Call for commission heads to roll’
Independent MP Mark Pettingill called for “heads to roll” in the Casino Gaming Commission over the lack of progress in establishing gaming in Bermuda.
Speaking for the first time since his resignation from the One Bermuda Alliance Mr Pettingill told MPs that he would give the Gaming Commission a “zero” for their “net worth in advancing the gaming product in Bermuda”.
Meanwhile, fellow Independent MP Shawn Crockwell accused the Government of misleading the House of Assembly over the response to proposed casino fees.
Both men spoke strongly against the Government’s planned fee structure for casinos, which was passed by MPs last month, during the tourism budget debate on Friday.
“Where is the resignation for putting these fees out there?” Mr Pettingill asked.
“I believe the Government and the Minister were misled by the independent commission and someone needs to resign over that.”
Mr Crockwell said that the OBA had failed to consult with potential operators who were already at the table, and that the high fees would halt casino and hotel projects.
“We were told by the Minister of the time who had conduct of the legislation that there was no pushback on the level of fees, but that’s not true,” Mr Crockwell said.
“I know that an Australian operator came to Bermuda with the intention of doing business in Bermuda, met with the Gaming Commission and expressed concern about the level of fees.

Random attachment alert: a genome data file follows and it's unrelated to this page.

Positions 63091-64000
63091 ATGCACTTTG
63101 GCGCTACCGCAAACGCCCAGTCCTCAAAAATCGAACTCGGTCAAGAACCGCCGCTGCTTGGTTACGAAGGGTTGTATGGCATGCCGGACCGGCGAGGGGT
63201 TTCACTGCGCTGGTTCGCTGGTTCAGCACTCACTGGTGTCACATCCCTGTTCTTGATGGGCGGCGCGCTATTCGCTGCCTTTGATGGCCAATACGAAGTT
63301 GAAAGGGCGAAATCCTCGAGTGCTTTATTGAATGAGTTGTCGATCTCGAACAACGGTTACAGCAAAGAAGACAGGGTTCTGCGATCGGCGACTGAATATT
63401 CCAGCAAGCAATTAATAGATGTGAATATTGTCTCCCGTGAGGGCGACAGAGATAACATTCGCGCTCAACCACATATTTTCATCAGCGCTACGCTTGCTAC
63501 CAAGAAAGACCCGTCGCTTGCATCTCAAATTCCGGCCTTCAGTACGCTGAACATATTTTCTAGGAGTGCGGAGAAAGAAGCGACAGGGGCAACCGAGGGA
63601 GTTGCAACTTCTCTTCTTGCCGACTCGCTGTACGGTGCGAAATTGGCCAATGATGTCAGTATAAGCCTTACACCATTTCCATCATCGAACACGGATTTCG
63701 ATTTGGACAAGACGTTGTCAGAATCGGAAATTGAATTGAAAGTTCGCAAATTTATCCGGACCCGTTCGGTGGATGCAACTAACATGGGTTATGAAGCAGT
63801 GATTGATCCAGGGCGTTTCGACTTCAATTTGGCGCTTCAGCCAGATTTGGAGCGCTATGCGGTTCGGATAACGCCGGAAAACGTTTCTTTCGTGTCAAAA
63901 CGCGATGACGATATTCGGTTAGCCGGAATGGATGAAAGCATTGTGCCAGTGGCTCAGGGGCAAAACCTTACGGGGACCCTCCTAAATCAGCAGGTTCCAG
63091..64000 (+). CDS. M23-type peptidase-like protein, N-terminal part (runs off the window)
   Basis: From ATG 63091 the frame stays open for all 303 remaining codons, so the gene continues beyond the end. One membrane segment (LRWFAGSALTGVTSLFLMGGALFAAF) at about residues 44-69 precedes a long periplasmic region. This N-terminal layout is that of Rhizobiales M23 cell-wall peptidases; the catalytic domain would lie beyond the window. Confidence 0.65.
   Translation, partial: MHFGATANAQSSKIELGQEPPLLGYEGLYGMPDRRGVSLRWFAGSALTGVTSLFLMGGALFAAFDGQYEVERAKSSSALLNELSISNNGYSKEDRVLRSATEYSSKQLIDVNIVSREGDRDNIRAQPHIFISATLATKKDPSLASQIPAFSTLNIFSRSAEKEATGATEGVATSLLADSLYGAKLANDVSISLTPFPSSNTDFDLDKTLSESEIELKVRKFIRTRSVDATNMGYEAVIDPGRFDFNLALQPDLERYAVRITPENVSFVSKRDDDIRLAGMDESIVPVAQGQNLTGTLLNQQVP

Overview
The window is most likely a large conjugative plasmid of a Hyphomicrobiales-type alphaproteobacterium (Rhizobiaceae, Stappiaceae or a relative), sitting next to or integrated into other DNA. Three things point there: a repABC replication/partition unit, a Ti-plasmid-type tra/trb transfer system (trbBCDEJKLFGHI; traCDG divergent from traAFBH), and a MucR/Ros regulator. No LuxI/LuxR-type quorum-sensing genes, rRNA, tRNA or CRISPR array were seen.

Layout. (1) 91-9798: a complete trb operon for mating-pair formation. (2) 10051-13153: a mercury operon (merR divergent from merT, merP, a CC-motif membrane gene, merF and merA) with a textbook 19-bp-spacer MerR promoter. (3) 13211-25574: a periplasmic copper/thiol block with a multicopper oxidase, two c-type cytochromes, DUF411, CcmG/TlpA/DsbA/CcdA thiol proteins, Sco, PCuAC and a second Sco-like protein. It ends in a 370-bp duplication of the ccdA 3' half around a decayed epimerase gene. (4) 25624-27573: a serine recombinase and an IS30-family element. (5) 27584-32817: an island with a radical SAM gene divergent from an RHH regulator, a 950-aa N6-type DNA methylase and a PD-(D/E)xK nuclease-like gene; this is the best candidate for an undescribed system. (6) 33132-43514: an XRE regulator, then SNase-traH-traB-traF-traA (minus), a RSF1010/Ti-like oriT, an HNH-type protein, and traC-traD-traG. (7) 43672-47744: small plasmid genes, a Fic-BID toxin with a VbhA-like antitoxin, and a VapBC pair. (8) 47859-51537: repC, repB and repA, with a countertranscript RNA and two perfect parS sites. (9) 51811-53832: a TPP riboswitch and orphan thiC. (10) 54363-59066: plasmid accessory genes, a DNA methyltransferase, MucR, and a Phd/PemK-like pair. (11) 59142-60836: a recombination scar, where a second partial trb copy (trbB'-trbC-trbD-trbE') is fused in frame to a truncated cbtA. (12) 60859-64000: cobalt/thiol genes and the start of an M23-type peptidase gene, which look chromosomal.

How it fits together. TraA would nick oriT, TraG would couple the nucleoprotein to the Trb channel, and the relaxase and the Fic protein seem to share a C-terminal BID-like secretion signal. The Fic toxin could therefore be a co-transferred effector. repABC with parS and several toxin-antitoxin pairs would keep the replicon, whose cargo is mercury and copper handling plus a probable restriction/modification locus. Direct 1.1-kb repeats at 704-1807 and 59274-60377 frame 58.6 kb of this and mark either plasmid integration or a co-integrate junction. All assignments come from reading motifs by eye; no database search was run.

“I have received phone calls from a litany of individuals who are sitting at the table right now, individuals with designated site orders and they were not consulted on the level of fees.
“They had disagreement with the level of fees and some people are saying they are not building.”
Mr Crockwell had raised the issue of consultation earlier this year as the House debated casino fees, which would cost potential developers $3 million to receive a licence to operate a casino. While the former tourism minister said the high cost would frighten off potential developers, Grant Gibbons, the Minister of Economic Development, said that there had been consultation with casino operators and there was “no pushback”.
However, in the subsequent Senate debate on the legislation Senator Michael Fahy, the Minister of Tourism, clarified that the Government had consulted with several operators, discussions were about operating on the island and not fees.
He added that the fees had been publicly available for three months before the debate in the House, and there had been no concerns about the fees raised in that period.
Addressing the House of Assembly on the subject, Mr Crockwell described the Government’s handling of the legislation as a “dereliction of duty”.
“If the operators are not happy with the fees, they will go some where else,” he said. “It is a dereliction of duty to not consult with the parties who are at the table, who were spending money in this jurisdiction.
“My prediction is, unfortunately, we are going to see a delay in the promised ground breakings in many areas because of this issue.
“I’m hoping I’m proved wrong, but I’m inviting the Premier to hold someone accountable for the misinformation that was brought to the House.”
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